Before the Referendum it used to be rare that events in the foreign currency markets would make the front page news, but it has since become a regular occurrence. It would have been hard for anyone to avoid the news of the flash crash earlier in the month.
No-one know exactly how this happened to the Pound, as the Bank of England are still investigating by back tracking the transactions which led to the mass sell-off of Pounds.
However, the prevailing theory was that an automatic trading order for a large volume of Sterling to sell was triggered accidentally, which then had other automatic orders following suit, resulting in an instantaneous and unexpected downward spiral.
This all happened in a matter of seconds, but ultimately the Pound did recover to a small extent throughout the day on that Friday. Since markets realised the drop was artificial, the net flow of capital back into the Pound whilst it was suddenly a bargain allowed its value to rise through increased demand.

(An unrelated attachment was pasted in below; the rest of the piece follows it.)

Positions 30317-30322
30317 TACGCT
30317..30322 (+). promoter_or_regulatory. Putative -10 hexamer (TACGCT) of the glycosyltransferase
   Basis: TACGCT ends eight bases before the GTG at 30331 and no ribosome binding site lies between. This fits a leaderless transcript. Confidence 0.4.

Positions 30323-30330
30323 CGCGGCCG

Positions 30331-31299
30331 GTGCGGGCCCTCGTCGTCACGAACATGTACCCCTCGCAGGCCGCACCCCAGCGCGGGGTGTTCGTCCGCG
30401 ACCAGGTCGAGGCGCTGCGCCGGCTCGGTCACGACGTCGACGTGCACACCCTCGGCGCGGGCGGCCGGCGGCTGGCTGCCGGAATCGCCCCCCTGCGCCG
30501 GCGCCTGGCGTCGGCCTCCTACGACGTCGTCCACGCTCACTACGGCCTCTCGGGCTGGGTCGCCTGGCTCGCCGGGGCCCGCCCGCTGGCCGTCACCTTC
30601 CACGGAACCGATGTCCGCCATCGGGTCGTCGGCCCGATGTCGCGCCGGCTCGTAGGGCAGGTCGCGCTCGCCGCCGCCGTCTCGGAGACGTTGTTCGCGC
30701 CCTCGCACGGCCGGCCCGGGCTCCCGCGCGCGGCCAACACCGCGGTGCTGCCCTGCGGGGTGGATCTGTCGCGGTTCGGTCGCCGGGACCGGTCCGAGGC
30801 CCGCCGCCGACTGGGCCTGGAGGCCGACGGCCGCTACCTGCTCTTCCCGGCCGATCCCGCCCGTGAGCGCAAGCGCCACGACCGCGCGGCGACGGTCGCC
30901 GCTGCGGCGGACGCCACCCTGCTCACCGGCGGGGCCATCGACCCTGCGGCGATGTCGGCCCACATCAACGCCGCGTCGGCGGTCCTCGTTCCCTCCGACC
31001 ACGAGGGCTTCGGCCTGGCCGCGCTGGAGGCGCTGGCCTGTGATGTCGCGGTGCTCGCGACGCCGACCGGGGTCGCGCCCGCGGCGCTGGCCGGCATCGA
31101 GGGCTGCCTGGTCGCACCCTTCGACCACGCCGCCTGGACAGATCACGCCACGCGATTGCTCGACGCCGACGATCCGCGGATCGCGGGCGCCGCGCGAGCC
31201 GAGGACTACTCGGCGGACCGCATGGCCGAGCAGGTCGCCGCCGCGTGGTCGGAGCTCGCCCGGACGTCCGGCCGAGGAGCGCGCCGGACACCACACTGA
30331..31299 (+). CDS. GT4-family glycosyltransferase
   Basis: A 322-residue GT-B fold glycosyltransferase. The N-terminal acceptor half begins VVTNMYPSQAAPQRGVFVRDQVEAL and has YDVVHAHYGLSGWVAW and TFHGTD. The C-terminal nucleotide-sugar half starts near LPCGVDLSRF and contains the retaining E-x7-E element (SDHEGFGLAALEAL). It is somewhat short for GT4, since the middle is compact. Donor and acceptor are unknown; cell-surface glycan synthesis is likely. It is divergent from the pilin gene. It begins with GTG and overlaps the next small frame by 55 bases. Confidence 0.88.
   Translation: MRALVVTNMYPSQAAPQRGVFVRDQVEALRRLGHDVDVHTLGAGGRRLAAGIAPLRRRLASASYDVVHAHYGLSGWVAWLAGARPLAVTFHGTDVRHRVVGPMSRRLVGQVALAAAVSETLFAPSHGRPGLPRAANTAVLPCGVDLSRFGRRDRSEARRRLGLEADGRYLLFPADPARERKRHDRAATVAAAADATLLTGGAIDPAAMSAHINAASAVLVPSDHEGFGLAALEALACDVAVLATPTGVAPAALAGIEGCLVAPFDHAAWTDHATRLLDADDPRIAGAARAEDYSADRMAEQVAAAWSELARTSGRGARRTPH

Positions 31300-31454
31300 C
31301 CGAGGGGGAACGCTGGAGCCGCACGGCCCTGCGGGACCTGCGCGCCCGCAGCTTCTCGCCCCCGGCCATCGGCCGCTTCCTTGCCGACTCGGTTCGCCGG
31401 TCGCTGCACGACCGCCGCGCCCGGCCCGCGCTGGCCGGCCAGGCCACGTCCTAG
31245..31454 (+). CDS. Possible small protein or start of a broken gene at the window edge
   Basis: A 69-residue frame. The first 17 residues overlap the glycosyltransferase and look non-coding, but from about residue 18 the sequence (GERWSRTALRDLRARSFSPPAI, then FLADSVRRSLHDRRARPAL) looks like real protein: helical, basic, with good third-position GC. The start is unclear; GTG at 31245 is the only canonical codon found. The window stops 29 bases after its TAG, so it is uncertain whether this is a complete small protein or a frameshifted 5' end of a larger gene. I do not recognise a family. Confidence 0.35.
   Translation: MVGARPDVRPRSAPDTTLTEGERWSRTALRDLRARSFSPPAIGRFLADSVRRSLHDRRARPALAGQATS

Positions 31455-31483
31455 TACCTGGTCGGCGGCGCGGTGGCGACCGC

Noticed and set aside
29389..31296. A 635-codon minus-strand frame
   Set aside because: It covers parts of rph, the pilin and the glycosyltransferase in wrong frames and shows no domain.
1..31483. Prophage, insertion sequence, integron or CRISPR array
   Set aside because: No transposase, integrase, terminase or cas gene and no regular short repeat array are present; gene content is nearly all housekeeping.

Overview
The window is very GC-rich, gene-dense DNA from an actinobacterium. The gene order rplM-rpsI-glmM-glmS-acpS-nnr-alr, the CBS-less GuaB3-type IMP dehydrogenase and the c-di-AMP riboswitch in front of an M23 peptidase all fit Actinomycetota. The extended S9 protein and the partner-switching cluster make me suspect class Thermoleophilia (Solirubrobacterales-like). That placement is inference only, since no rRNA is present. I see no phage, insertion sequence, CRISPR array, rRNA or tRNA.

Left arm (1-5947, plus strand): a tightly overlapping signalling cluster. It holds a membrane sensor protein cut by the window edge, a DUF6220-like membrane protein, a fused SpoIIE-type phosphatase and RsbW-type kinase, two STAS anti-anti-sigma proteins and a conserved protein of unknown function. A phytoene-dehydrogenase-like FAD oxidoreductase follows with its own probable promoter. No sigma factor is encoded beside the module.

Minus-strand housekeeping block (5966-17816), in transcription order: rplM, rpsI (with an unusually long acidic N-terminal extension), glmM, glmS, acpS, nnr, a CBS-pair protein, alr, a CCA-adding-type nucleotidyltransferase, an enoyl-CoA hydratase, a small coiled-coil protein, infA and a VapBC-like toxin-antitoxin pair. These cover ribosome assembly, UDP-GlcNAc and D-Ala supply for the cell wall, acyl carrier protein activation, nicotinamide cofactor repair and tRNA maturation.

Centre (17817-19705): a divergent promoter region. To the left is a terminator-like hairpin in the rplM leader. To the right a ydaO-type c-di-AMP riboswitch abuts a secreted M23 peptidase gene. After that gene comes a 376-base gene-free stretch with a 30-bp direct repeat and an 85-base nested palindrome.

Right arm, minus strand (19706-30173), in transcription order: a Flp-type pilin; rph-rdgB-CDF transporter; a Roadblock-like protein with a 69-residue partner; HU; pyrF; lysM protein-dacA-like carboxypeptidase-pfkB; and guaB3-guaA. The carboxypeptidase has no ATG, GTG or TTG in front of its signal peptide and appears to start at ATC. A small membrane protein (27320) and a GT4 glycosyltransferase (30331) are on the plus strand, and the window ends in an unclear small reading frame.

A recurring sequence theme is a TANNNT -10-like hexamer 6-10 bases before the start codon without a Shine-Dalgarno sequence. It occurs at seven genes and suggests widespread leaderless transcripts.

So the silver lining for anyone purchasing a foreign currency is that the drop on Friday is not suggestive of further heavy falls in the short-term. In fact in the week which has followed the vote, GBP/EUR as one example rose by over 3 cents since the crash.
The main narrative on the Pound is still Theresa May’s announcement deadline for enacting Article 50 by March 2017, which is what created the charged atmosphere necessary for the flash crash.
What does this mean for the Pound moving forward? Frankly, the anticipation on where the negotiations will take the UK economy will continue to create the uncertainty which keeps the Pound’s value in check.
However, there is still room for recovery. Economic performance data for the UK is still showing fantastic results in key areas. Where some features have been dampened by Brexit, others are excelling. For example the cheap Pound is making our manufacturing sector flourish after years of disappointing results. The key feature which will keep investors in the Pound happy is that the engine room of the UK economy, the financial markets, are ticking over well, and the UK stock market hit record highs only last week.